Singapore is a bustling and vibrant city that has a diverse melting pot of cultures and races that contribute to this interesting blend of distinct quirks, which makes us uniquely Singaporeans. While most Singaporeans tend to grumble and complain a lot about this little island city, deep down in our hearts, I know that we still love our Singapore very much.
One of the things that we tend to take for granted most often would be how safe it is to just walk around the island city, even when it is past midnight. Though of course, low crime does not mean no crime, you cannot deny that it is still much safer than many other cities in the world. You could just grab a cab or private hire car home at the wee hours of the morning without getting worried that you will get robbed or gunned down during your commute. And if you are bored, you could go shopping at Mustafa shopping centre that is opened 24 hours.
Singapore being a small island city means that you can travel around with ease, and even if you do not drive, you could just utilize the public transport, which makes travelling around Singapore really accessible. Unlike bigger cities, where travelling can take hours or even a day, getting from one end of the island to the other like for example, to travel from Changi to Jurong by MRT would probably take you an hour plus only.
Singaporeans take pride in their food and with the numerous choices of ethnic food, it is no surprise how one is often spoiled for choice. And when it comes to food, we are not afraid to show our love; so much so that we are willing to queue for it. And when I say queue, I mean at least thirty minutes or more. Just head down any hawker centre with famous award-winning stalls and you can see the long queue full of patrons patiently waiting for their turn. After all, as the saying goes, “Good things are worth the wait.”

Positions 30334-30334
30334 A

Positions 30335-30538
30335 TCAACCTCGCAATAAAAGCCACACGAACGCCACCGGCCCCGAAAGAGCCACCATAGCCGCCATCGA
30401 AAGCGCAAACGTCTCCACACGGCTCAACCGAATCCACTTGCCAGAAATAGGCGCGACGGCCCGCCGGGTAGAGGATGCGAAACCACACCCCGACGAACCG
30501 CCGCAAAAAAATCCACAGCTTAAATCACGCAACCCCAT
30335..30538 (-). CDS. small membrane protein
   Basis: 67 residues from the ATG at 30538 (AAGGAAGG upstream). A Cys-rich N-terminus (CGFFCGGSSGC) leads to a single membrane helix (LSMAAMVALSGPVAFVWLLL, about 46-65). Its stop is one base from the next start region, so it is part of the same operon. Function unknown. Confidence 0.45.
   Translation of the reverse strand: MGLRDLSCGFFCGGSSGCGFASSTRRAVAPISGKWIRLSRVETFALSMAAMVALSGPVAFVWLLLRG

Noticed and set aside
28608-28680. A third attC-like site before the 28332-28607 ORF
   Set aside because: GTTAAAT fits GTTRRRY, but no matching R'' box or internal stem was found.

As a Singaporean, I enjoy using the Singlish very much especially when communicating with my fellow Singaporean friends. Singlish is a variation of the English language that has dialects or other languages thrown into the mix. This is a language that is close to the hearts of many Singaporeans but not all. Some people actually think that Singlish is destroying our ability to speak perfect English and that is totally absurd. Contrary to belief, we are able to switch from speaking Singlish to normal English.
Last but not least, there are Singaporean traits which some people might look upon as less desirable such as being “Kiasu”, meaning afraid to lose when it comes to almost everything in life, including getting a table at the coffee shop so we actually try to reserve or “chope” seats by placing tissue packets on the tables. It is these little acts, which may be seen as weird or even barbaric to outsiders, but to me, these are the little quirks that make us uniquely Singaporeans.